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As for the party, Henry’s reaction is pretty obnoxious, which is a testament to how deeply he feels about his birthday. It isn’t just that he doesn’t like the mandatory rituals. There’s something deeper. Eliza also has a traumatic history with birthday parties attended only by her one friend, a super bitchy clown her mom hired. Maybe it is about the mandatory ritual. Not the little ones but the big one. Eliza’s never really had friends, and Henry doesn’t have such a robust social life himself, so having to go through the annual tradition of sharing their birthdays with friends mostly reminds them what they don’t have. But staying in his comfort zone is no way for Henry to grow. It’s when he gets out of his shell that he makes a friend. Eliza deserves some credit for thoughtfully coordinating a perfectly Henry party, but the best gift was the seemingly meaningless Blues Traveler tickets after all.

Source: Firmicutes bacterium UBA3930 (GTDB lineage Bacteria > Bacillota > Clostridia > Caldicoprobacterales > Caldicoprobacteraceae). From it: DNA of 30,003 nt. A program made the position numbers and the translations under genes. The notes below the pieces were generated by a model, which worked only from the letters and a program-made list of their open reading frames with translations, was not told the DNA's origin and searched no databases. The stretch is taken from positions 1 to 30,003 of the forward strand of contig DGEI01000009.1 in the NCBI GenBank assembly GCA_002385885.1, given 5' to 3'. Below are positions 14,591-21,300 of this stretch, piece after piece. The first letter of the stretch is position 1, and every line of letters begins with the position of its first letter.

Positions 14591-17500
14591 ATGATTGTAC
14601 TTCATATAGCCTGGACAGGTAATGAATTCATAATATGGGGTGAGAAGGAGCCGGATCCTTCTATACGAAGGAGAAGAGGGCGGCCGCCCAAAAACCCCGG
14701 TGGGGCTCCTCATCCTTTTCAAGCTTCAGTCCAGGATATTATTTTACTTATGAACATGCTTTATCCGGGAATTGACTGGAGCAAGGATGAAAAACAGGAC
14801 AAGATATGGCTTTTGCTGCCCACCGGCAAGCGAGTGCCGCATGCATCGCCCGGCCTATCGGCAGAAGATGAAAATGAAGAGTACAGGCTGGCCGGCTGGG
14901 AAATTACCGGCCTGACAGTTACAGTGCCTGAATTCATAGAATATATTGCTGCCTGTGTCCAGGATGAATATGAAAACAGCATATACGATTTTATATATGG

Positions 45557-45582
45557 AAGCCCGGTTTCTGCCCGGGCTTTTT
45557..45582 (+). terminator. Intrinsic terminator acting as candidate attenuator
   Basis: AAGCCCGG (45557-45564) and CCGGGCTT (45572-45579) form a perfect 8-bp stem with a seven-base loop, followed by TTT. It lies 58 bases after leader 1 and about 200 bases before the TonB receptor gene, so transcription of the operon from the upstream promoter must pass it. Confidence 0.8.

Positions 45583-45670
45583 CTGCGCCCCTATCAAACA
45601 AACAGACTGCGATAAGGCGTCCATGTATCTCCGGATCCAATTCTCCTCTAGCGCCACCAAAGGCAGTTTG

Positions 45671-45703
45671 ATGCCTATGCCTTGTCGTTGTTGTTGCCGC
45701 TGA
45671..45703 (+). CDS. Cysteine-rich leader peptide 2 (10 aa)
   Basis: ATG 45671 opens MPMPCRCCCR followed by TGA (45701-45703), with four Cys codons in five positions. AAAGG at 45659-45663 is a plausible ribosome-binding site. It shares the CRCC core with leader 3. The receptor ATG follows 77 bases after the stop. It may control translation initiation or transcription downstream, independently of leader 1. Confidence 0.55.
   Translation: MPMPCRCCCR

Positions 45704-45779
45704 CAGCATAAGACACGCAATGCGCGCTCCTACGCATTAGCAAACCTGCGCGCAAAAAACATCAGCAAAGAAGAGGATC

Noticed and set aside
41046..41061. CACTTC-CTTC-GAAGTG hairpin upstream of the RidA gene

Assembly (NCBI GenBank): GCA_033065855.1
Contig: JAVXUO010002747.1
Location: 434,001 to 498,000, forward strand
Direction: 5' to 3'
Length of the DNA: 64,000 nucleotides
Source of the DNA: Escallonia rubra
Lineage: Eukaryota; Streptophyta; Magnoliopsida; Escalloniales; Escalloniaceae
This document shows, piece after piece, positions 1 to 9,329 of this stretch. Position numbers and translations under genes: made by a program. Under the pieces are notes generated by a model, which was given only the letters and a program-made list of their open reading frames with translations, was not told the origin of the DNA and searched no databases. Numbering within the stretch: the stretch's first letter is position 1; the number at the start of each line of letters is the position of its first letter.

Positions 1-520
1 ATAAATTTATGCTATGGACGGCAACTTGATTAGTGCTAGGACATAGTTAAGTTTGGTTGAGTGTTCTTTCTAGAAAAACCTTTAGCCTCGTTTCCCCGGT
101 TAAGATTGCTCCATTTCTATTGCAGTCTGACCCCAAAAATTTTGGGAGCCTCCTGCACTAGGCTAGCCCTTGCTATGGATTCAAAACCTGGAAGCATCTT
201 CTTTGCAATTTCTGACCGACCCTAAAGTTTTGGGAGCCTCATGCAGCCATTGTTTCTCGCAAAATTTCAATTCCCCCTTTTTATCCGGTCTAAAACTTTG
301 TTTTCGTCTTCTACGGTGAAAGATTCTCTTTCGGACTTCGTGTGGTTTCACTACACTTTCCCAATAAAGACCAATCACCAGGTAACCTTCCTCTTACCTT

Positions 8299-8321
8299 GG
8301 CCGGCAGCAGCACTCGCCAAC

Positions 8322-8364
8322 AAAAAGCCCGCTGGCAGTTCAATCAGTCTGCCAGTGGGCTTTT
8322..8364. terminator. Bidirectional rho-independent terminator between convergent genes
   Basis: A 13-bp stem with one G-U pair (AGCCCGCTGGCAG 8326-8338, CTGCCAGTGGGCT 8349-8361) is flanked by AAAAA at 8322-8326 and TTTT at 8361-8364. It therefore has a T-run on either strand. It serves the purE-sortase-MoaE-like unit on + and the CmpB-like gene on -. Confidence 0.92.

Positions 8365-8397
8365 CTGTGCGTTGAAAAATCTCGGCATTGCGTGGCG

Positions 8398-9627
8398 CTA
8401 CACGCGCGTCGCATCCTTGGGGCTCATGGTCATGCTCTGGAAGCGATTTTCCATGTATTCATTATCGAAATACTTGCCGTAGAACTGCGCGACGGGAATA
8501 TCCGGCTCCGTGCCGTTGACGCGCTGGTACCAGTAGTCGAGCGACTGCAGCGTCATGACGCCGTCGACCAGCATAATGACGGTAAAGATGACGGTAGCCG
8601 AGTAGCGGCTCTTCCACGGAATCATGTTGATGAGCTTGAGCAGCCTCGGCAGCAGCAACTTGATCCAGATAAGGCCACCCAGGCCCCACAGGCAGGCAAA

Stray observations:

  • Now that Selfie’s back for a few weeks, future reviews will be up every week there’s a new episode, on Tuesdays at 8:30 P.M. Eastern. Mostly for old time’s sake. I wasn’t kidding about this Hulu thing bringing out my inner Henry.
  • Charmonique’s standoff with Henry over the “Happy Birthday” song is a delight. “Thank you, Charmonique. I have been served.”
  • Julia at dinner with Henry: “Unlike you, the night is still young. That’s just a bit of birthday ribbing. I hope I didn’t take it too far.”
  • What song are the violins playing at Henry’s party while Charmonique is at the bar? I have the tune in my head, but I can’t place it, and it’s killing me.
  • Larry drunkenly passes out on Eliza’s couch dreaming of a threesome. “Let’s get you into something more comfortable, huh?” he whispers while unzipping the pillow.